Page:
"A ravishing, darkly witty evocation of 18th-century aristocracy … as reminiscent of the historical films of Visconti and Rossellini as the modernist literary adaptations of Rohmer and Oliveira." – Film Comment
The Sun King is dying. After the longest reign in European history, Louis XIV (Jean-Pierre Léaud, subject of a 2014 MIFF retrospective) contracts gangrene and spends his final days confined to his bedchamber. As a procession of visitors pay their respects, Louis comes to terms with his encroaching mortality.
Albert Serra (The Story of My Death, MIFF 2014) is a master of patient observation, and The Death of Louis XIV is his most beautifully composed work to date; its dark interiors reminiscent of a Renaissance painting. It also features a magnificently subtle central performance: Léaud as a demi-god increasingly incapacitated by disease.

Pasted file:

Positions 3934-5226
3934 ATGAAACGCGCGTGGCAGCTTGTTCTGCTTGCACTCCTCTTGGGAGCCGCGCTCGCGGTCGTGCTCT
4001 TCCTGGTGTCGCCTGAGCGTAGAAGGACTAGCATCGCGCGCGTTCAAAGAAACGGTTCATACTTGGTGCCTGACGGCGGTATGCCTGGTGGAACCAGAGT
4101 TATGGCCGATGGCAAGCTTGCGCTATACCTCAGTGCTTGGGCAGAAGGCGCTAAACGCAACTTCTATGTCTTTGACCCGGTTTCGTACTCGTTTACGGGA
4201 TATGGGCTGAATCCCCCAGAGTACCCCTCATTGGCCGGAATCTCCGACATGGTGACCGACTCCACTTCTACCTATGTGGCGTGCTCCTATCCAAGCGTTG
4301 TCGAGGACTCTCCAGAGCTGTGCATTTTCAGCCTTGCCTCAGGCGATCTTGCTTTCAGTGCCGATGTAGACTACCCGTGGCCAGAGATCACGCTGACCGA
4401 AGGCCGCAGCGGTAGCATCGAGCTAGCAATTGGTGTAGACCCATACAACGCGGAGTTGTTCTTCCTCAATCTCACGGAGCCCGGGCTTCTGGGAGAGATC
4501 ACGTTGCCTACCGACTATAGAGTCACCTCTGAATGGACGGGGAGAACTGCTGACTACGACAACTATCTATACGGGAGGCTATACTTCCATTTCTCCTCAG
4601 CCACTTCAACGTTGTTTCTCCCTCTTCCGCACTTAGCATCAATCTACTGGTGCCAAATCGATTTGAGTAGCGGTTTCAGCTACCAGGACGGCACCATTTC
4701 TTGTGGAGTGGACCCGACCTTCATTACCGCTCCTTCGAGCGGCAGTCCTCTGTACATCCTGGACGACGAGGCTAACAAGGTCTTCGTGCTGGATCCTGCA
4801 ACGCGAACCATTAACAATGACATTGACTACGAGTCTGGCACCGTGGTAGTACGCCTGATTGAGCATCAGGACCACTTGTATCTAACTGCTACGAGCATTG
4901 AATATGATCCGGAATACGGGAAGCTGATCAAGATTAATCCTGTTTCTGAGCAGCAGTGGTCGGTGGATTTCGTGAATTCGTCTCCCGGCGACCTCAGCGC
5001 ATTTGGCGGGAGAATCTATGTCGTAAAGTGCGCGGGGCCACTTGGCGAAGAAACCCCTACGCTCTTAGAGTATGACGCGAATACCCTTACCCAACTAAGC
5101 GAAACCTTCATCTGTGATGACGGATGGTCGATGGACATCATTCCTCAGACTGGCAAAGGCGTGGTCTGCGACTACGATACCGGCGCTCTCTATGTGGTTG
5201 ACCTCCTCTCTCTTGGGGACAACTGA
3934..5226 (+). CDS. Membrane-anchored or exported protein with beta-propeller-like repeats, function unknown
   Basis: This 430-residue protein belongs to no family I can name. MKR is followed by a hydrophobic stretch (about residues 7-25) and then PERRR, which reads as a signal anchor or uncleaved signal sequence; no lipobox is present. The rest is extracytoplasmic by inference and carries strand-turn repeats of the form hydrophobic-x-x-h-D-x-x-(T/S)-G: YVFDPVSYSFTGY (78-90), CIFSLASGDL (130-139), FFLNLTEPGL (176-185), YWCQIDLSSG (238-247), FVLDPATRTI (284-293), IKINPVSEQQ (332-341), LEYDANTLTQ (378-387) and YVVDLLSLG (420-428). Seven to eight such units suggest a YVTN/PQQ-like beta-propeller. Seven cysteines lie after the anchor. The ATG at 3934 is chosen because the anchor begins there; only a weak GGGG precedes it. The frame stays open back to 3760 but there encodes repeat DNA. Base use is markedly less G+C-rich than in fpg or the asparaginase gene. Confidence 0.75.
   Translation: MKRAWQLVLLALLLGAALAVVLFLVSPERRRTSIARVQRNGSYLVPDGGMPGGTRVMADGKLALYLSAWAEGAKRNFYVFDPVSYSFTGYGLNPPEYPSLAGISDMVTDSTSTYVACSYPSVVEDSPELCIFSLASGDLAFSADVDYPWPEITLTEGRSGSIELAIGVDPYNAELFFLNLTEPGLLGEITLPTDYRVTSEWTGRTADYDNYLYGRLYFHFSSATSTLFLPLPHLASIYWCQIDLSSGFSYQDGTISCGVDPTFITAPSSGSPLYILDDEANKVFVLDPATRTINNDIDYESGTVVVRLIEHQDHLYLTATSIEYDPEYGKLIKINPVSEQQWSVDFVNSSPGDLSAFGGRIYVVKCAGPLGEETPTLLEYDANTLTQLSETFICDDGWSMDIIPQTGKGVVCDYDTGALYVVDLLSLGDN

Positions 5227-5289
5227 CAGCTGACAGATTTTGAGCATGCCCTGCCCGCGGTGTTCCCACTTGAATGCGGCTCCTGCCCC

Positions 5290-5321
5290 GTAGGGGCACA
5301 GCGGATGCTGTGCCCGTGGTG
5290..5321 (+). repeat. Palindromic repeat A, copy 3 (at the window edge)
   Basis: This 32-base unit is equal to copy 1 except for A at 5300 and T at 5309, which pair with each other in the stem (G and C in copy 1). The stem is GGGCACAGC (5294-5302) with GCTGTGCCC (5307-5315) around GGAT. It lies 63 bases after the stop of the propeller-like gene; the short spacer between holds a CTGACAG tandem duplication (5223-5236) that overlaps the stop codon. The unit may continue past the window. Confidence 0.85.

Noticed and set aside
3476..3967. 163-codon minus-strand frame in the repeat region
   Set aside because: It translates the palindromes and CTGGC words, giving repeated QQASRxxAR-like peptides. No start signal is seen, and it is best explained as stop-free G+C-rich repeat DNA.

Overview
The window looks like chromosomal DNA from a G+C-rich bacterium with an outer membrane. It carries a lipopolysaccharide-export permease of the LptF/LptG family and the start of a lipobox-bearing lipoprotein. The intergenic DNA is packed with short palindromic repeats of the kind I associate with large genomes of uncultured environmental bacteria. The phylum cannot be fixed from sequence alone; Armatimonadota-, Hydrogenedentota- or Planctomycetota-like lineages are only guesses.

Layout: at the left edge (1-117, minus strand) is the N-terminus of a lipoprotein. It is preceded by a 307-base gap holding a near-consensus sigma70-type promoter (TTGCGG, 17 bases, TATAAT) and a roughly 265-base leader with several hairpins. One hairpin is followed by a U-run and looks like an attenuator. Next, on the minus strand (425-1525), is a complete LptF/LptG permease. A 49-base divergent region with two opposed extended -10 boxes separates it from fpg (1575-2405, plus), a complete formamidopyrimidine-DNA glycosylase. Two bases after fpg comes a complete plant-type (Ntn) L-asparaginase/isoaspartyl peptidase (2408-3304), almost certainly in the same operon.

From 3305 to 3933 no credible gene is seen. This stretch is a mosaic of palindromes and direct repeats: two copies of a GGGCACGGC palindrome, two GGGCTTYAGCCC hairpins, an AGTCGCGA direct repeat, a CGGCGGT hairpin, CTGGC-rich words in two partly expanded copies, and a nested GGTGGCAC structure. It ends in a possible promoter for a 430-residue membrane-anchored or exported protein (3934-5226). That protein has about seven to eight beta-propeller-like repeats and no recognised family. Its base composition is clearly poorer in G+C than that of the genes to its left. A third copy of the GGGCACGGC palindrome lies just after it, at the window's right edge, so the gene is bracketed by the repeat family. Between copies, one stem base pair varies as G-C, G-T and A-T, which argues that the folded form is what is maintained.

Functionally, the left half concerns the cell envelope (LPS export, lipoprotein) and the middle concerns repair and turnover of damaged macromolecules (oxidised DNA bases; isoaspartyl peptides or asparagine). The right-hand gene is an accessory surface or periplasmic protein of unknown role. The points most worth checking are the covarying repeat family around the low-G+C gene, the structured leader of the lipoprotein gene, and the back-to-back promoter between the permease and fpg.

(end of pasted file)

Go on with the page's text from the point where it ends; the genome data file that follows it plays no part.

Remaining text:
Winner of the 2016 Prix Jean Vigo.
"A modest yet profound contemplation of mortality and history … perhaps the most beautiful film seen in Cannes this year." – Sight & Sound